Although the title is similar to this one

Finding minimal or canonical expressions for Boolean truth tables

that topic should be about something else.

Given a vector consisting of "n" slots, the objective is to choose the minimum number of vectors that can "fill" these slots. For example,

For n = 10,

Vec 1: 0 0 1 1 0 0 1 1 0 0

Vec 2: 0 0 0 0 1 0 0 0 0 0

Vec 3: 1 1 0 0 1 1 0 0 1 1

So Vec 1 and Vec 3 will be chosen.

There can exist no solutions to fill all the "n" slots and in that case, we want to fill as many as possible.

The Quine–McCluskey algorithm is also not applicable because the objective function is different.

My computer friend suggests me about "Genetic algorithm" but I wonder whether there exists any deterministic algorithm to solve this problem.

  • $\begingroup$ I think you are asking about the en.wikipedia.org/wiki/Set_cover_problem ? $\endgroup$ – j.c. Feb 14 '14 at 9:54
  • $\begingroup$ Of course there is a deterministic algorithm --- it's a finite problem, you can just check every subset & keep the smallest one that works. $\endgroup$ – Gerry Myerson Feb 14 '14 at 10:14
  • $\begingroup$ j.c.'s answer is exact, Gerry Myerson's describes it in a precise way. I want to accept j.c.'s., but I can't see such a button to let me do so. $\endgroup$ – losu Feb 15 '14 at 2:27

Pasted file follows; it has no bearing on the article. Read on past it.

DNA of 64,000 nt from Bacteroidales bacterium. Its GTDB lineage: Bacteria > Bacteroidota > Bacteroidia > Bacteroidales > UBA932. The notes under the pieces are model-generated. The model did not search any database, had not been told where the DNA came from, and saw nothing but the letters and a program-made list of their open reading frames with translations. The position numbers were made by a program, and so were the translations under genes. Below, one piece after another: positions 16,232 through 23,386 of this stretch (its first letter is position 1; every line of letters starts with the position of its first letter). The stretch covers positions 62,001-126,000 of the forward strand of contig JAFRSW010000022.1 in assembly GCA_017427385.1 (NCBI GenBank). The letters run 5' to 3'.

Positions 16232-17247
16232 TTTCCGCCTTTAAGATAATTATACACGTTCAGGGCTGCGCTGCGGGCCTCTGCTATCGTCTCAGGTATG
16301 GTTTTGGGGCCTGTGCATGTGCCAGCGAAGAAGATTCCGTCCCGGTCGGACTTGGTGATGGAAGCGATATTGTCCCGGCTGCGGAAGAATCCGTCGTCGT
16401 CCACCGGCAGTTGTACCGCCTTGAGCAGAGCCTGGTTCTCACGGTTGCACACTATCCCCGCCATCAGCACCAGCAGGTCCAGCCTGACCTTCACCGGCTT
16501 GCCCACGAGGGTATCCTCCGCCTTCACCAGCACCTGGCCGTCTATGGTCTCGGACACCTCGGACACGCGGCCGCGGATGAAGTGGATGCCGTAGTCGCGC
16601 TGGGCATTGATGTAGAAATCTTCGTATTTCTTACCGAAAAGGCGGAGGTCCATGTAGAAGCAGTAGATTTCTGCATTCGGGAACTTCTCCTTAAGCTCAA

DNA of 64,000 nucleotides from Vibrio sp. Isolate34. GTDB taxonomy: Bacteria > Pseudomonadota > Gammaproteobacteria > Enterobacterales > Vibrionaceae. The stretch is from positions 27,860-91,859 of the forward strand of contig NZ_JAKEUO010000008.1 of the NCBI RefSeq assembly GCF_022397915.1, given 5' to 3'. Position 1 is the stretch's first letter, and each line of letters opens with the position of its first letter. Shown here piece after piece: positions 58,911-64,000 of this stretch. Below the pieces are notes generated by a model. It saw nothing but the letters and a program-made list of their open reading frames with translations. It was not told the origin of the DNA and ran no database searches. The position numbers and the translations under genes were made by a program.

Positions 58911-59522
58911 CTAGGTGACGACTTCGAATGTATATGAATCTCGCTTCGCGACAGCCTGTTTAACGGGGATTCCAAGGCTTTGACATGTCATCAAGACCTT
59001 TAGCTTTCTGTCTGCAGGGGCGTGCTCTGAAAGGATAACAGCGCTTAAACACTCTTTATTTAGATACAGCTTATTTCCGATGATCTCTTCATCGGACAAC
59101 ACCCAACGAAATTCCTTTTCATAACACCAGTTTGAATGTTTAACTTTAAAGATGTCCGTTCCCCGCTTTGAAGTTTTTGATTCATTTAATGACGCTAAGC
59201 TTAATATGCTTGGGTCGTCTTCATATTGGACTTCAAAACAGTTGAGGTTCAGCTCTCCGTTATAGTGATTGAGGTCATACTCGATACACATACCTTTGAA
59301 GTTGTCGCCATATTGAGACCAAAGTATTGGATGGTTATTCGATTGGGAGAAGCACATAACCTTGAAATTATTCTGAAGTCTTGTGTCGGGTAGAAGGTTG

• $\begingroup$ "answer" is a technical term on this website, and is distinguished from "comment". j.c. and I left comments, not answers; you can accept answers, but there is no button for accepting comments. $\endgroup$ – Gerry Myerson Feb 17 '14 at 1:29

To exhaustively test all the combinations when the size is small enough to handle. This problem belongs to Set cover problem. Details can be found in http://en.wikipedia.org/wiki/Set_cover_problem


In general though, if $n$ gets too large, you'd want to use a greedy heuristic where at each step you pick the set that covers the most number of "unfilled" spots. That is in a sense the best possible algorithm that we know of.


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